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Preliminary, but optimistic outlook for 2020-2021 California avocados

Following a strong California avocado season with some volume still available out of the northern shipping districts, the 2020 crop is expected to reach just over 373 million lbs. of avocados—up from 216.6 million lbs. the season prior. This year’s crop has met with equally strong demand, even with the challenges of the pandemic. Here is a look ahead at what the California Avocado Commission (CAC) expects with next season’s crop.

Young avocado trees in California. Photo: California Avocado Commission

While 2020-2021 is an alternate-bearing season for California avocados, a pattern that tends to see lighter production, Jan DeLyser, vice-president of marketing for CAC notes there was very good bloom and set in the spring. “About eight percent of California avocado producing acres are new and young trees, so we anticipate continued growth in production,” she says. “The Commission’s very preliminary forecast for next season’s California avocado volume is an average size crop with a pre-season estimate of 330 million pounds.” She says the Commission looks forward to a year with promotable volume of the fruit and will work on building customized support plans for targeted retailers and foodservice operators.

This optimistic outlook follows a challenging year for California as a state, which, along with the pandemic, saw wildfires and subsequent smoke affect parts of California. “The wildfires have been devastating to many regions, businesses and people throughout the state,” says DeLyser. “California avocado growing areas, for the most part, were not impacted directly by these fires.” That said, some growers continue to recover from the wildfires in prior years.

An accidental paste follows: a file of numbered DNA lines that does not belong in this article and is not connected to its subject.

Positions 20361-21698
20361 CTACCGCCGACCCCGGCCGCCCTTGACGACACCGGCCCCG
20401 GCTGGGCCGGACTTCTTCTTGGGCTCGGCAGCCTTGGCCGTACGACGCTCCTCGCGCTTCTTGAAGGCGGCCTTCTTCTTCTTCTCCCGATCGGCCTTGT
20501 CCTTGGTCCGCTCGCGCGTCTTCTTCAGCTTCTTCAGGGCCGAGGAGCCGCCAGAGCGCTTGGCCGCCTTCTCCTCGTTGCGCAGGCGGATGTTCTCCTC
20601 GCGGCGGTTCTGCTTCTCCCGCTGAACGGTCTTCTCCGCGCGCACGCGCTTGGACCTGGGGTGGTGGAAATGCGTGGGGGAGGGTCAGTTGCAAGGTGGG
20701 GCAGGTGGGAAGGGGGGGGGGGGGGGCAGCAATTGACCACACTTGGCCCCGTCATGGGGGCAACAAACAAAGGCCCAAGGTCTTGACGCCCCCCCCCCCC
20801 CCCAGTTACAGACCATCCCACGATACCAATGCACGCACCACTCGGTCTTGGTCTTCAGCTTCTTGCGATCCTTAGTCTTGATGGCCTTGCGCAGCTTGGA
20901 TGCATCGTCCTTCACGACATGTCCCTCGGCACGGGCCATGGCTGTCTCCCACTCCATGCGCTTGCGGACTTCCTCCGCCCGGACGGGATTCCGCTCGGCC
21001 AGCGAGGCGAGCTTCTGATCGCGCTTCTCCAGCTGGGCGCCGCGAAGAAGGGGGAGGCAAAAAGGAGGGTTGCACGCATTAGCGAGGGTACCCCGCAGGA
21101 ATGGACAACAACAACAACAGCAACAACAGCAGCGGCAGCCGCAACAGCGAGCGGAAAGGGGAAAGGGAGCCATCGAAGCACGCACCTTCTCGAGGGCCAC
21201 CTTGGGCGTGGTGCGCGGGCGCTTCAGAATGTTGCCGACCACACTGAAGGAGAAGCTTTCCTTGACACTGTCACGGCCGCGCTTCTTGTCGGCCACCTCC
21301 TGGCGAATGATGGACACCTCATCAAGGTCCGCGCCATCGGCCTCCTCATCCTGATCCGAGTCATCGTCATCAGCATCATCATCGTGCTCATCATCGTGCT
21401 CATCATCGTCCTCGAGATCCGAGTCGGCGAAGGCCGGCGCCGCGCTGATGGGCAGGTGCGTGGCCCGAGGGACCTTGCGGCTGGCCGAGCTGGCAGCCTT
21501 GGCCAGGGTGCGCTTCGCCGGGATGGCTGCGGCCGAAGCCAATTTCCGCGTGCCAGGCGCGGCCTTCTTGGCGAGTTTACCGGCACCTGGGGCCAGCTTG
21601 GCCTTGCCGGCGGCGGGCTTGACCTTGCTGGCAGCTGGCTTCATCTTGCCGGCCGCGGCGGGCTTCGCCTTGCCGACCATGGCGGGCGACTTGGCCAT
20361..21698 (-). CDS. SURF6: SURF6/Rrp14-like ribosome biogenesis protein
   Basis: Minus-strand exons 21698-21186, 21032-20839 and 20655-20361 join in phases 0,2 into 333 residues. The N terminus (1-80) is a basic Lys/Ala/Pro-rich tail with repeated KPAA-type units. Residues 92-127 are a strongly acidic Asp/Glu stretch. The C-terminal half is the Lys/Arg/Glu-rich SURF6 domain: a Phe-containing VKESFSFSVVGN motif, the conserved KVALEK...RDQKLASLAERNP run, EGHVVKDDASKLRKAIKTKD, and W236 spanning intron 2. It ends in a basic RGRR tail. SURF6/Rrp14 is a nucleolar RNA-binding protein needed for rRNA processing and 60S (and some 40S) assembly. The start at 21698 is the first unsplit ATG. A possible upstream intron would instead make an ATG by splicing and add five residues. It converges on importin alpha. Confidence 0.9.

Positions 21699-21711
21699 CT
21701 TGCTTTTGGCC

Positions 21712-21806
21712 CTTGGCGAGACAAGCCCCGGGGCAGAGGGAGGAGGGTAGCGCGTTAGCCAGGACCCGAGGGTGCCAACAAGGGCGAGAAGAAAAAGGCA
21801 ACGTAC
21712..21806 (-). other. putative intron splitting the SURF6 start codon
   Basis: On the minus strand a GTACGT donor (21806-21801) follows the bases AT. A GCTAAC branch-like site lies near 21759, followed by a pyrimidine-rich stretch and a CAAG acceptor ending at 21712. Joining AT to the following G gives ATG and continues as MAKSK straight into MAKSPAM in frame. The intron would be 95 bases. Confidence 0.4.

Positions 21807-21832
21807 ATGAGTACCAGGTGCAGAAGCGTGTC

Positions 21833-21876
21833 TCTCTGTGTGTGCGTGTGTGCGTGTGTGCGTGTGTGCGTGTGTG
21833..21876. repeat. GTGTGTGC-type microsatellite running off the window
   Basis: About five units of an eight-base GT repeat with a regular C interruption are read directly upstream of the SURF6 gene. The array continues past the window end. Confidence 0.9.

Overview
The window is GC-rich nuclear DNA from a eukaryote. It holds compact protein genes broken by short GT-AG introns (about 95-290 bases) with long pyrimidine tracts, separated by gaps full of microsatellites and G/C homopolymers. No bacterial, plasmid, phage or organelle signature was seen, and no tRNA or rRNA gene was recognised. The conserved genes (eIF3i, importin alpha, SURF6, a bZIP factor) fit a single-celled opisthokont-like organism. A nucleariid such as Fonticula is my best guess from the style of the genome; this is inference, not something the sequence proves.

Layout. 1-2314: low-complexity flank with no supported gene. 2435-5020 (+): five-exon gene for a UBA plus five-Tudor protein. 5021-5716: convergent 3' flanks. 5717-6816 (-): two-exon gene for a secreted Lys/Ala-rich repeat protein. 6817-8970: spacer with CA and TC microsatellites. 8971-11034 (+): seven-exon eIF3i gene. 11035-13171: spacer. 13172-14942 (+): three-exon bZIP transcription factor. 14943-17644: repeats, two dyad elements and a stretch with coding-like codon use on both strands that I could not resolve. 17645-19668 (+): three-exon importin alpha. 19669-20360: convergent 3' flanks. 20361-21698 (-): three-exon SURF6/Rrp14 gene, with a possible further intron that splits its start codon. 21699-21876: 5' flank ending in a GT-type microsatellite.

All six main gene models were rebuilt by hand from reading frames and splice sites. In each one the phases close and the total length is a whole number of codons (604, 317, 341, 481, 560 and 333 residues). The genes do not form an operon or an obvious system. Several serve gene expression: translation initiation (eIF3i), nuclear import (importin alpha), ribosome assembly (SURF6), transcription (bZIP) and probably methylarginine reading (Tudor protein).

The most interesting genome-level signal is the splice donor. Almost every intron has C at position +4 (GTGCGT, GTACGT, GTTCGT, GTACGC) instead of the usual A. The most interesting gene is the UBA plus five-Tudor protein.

Still determining damage
Heat and drought have been factors throughout California in recent years. “Avocados are susceptible to prolonged heatwaves and sudden extreme temperature spikes,” says DeLyser, noting around Labor Day, there was a lengthy heatwave in California avocado growing areas and that growers and the Commission will continue to assess the impact. “At this point any damage seems to be limited,” she says.

Photo: California Avocado Commission

Contending with challenging weather events is something the industry has been forced to do in recent years. “In 2018, there was a sudden increase in temperatures reaching over 110 degrees °F in some growing areas. That event coupled with high winds and some fire damage contributed to the smaller crop in 2019,” says DeLyser. “Those weather events were followed by generous rains in 2019 that were beneficial to the overall health of the trees, resulting in a larger crop this season.”

For more information:
Marji Morrow
California Avocado Commission
Tel: +1 (323) 456-6751

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